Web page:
As part of the Erdős Institue May 2021 Data Science Boot Camp, my group investigated patterns in 27 years worth of New York Times Crossword puzzle data. My group consisted of Caitlin Carpenter and Jonathan Viereck, and the work described here is a shared effort among the three of us.

We extracted a number of features from the raw puzzle data, such as clue length, hint length, density of the puzzle grid, and so one. Our goal was to build a model that can predict what day of the week a puzzle falls on, because (at least for the NY Times) different puzzle difficulties correspond to different days of the week.

One of the highest accuracy models is a classifier based on a tf-idf vectorization of the puzzle data. Using a tf-idf score on the puzzle data means that words unique to certain days of the week should be weighted higher than words common to all puzzles overall, so it’s like to pick up if certain topics or keywords are used in “harder” vs. “easier” puzzles. The confusion matrix for this model is shown below. Each axis is a possible label, and this matrix shows both how accurately each label is predicted, and what other lables a category is incorrectly classified as.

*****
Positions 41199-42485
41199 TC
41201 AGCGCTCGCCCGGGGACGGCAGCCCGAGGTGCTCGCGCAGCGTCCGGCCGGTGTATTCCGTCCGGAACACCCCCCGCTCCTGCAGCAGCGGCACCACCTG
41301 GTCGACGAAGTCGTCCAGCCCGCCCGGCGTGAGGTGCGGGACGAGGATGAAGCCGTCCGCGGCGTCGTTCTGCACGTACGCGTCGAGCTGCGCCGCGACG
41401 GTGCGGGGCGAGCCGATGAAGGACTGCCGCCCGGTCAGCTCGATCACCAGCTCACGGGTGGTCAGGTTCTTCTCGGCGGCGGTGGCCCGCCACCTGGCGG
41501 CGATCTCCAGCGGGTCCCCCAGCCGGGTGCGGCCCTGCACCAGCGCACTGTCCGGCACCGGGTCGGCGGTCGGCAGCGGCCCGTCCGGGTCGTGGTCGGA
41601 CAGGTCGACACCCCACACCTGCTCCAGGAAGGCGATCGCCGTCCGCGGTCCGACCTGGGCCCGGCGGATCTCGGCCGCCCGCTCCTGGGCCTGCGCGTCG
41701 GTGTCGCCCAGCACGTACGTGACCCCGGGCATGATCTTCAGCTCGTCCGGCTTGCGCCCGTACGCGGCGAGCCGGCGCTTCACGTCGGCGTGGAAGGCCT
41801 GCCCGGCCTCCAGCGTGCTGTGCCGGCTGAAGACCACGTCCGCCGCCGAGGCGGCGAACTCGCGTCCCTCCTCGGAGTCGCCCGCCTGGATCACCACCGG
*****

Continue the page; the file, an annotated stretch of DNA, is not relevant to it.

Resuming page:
Mondays and Sundays are very easily classified. A perfect classifier would have a solid line of blocks from top-left to bottom-right. This image shows that other days of the week, while less accurately classified, are often confused for adjacent days of the week. This is likely because those puzzles are quite similar to the adjacent days. (For example, Friday and Saturday look to be very similar.) Even though the overall accuracy hovers around 50%, choosing a day simply by chance would give around a 14% accuracy (1 over 7).

The full project is available here.